The reality of Huelgoat is a distinct economic and social history that has fashioned the town differently from its neighbours. The key to history is often geology, and here the exceptional granite flowerings (product of volcanic magma) and considerable silver-bearing lead deposits have both played their parts in development and prosperity. Mining was practised by the Celts and Romans here, and this underground wealth attracted the attention of the dukes of Brittany in the late 12th century when they bought large tracts of land from the spendthrift lords of Léon. The oldest building in Huelgoat is the central mill (now called Moulin du Chaos), built in 1339 on the orders of Jean III (and sadly recently turned into a shop). The forest also provided extensive hunting grounds for ducal sport, a medieval equivalent of 'leisure activity' for the wealthy, an issue that was to assume renewed significance much later in Huelgoat.
|Moulin du Chaos|
|Little but long, canal heading out to the mine|
Once the mines declined, quarrying became the main local industry with Huelgoat granite in great demand as building material. Where the creperie in the forest now stands beside the world-famous Chaos was once the manager's house and centre of activities. It explains why there are expanses here without boulders and why lone stones like the Trembling Rock (which bears a line of chisel marks, ready to be spilt) and the Champignon (Mushroom) stand out in what was once a sea of shapes like the surviving Chaos. The wide tracks so handy for roaming tourists today were then necessary for bringing out the cut stone in carts.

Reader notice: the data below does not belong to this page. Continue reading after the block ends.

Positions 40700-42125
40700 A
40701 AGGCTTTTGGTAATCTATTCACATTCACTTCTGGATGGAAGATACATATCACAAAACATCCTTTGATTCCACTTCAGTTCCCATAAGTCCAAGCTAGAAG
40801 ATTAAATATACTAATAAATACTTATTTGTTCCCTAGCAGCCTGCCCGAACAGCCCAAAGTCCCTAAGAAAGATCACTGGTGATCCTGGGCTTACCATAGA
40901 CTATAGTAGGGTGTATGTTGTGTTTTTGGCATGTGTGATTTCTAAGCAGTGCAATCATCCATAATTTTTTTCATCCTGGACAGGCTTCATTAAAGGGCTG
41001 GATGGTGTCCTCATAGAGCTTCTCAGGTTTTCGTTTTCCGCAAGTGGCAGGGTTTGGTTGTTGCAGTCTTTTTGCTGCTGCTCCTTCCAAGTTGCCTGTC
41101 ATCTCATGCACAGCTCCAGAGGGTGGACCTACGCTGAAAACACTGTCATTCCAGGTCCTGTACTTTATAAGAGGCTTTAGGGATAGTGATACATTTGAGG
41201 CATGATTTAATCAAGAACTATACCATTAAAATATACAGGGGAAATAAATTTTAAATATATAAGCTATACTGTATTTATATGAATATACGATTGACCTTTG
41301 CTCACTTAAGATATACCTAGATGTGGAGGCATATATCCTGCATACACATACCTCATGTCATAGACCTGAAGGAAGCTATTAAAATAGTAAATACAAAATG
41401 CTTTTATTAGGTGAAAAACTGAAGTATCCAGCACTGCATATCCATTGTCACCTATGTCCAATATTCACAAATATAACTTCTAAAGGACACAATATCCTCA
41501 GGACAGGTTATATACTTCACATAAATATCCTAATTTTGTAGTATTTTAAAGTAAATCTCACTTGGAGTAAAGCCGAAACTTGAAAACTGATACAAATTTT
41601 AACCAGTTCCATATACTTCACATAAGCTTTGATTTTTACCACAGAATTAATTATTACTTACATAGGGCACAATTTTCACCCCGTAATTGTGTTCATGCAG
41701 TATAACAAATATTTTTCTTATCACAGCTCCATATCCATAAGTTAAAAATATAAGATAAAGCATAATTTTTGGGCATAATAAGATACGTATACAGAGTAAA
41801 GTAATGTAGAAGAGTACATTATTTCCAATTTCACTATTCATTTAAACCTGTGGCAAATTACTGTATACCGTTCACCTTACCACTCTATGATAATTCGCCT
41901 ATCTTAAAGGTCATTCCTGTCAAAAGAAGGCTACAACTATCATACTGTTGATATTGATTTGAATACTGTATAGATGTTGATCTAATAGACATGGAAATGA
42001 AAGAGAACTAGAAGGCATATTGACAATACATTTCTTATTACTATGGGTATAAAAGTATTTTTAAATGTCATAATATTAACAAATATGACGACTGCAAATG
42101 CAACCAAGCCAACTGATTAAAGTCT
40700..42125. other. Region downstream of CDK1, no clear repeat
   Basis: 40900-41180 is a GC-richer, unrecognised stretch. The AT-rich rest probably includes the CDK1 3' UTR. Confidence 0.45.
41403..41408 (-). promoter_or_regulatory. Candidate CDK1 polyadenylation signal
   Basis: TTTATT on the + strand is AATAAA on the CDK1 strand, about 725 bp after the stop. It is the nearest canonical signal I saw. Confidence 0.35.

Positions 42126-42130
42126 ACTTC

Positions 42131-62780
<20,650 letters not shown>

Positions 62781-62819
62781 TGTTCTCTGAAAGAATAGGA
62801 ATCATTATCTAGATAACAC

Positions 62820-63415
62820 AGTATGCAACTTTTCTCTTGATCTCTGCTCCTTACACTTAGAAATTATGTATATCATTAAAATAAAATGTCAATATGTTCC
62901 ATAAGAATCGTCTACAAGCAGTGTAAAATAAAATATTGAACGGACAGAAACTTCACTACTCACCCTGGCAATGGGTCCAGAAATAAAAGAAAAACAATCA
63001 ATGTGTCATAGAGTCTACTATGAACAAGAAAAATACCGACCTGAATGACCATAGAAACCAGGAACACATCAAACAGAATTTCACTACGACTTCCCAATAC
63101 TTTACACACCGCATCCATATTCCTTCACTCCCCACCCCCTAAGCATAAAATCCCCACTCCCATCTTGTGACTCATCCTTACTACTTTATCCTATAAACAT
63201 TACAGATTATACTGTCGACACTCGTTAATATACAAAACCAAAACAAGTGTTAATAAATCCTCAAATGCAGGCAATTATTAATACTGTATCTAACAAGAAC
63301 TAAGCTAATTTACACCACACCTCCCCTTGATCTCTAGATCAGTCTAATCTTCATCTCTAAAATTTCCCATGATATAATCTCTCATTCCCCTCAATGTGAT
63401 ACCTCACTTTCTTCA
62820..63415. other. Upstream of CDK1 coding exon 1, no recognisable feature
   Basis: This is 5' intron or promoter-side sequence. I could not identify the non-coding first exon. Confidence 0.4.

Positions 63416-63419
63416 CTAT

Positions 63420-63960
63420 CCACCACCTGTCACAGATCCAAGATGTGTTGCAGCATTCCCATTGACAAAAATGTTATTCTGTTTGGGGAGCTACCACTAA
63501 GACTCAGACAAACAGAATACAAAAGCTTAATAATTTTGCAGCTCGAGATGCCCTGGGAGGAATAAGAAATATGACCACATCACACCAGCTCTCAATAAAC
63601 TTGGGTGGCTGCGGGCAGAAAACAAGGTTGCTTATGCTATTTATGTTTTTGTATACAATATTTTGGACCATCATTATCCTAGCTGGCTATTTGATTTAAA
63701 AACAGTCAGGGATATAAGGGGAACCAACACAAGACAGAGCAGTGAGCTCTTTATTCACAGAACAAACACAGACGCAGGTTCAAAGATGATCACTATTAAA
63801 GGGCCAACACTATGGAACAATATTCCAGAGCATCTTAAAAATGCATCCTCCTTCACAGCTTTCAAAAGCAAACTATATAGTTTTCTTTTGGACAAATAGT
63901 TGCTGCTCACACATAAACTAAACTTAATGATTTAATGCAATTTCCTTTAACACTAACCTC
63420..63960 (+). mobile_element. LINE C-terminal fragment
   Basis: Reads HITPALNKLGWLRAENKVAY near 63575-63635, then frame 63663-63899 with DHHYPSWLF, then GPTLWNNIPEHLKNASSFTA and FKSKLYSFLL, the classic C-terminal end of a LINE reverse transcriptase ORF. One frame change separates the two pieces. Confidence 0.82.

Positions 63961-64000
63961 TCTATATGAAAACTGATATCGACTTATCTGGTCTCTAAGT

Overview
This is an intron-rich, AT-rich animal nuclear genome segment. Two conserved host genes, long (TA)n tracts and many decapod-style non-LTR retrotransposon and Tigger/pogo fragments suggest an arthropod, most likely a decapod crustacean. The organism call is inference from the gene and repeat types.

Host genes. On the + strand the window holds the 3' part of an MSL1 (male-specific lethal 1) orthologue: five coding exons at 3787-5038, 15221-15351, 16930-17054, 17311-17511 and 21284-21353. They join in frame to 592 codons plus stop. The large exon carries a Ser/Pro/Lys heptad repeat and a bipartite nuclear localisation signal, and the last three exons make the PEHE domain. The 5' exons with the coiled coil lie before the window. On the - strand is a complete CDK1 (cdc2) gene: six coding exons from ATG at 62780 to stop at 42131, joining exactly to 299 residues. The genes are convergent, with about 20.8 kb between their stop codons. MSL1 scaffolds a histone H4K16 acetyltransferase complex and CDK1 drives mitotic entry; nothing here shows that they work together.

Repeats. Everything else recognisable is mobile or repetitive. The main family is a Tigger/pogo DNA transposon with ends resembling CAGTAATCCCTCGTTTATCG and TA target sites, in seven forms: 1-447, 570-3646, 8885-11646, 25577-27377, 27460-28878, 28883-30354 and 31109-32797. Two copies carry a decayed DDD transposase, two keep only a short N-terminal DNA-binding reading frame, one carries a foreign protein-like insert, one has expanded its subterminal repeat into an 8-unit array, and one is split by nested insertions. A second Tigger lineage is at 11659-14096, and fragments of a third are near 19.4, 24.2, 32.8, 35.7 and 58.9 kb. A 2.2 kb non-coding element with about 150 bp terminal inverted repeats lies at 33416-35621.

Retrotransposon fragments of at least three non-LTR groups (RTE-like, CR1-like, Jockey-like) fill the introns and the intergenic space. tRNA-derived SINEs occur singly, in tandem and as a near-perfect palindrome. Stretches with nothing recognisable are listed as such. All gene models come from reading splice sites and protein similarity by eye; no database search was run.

|Roche tremblante with line of chisel holes|
As quarrying caused more and more destruction of the great rocks that were attracting visitors from far and wide, a campaign to save them was mounted by the Touring Club of France and supported by many famous figures from the world of culture. In 1903 the town finally bought up the forest area of Saoulec to preserve what is now the main lure for tourists, an astonishing valley crammed with boulders of every size and evocative shape.
I throw in a single legend (the sort I like with social and economic significance) to show willing. It is a pleasing irony that the origin of this Chaos is attributed to the giant Hok Bras or Gargantua who rained down these rocks on the town as retribution for being offered nothing but thin gruel by the inhabitants once he tasted the creamy porridge available further north in wealthy Léon. The rocks thus began as symbols of poverty and are now the basis of the town's wealth, such as it, almost entirely derived from tourism.
|Not pretty, but telling: early tourist accommodation|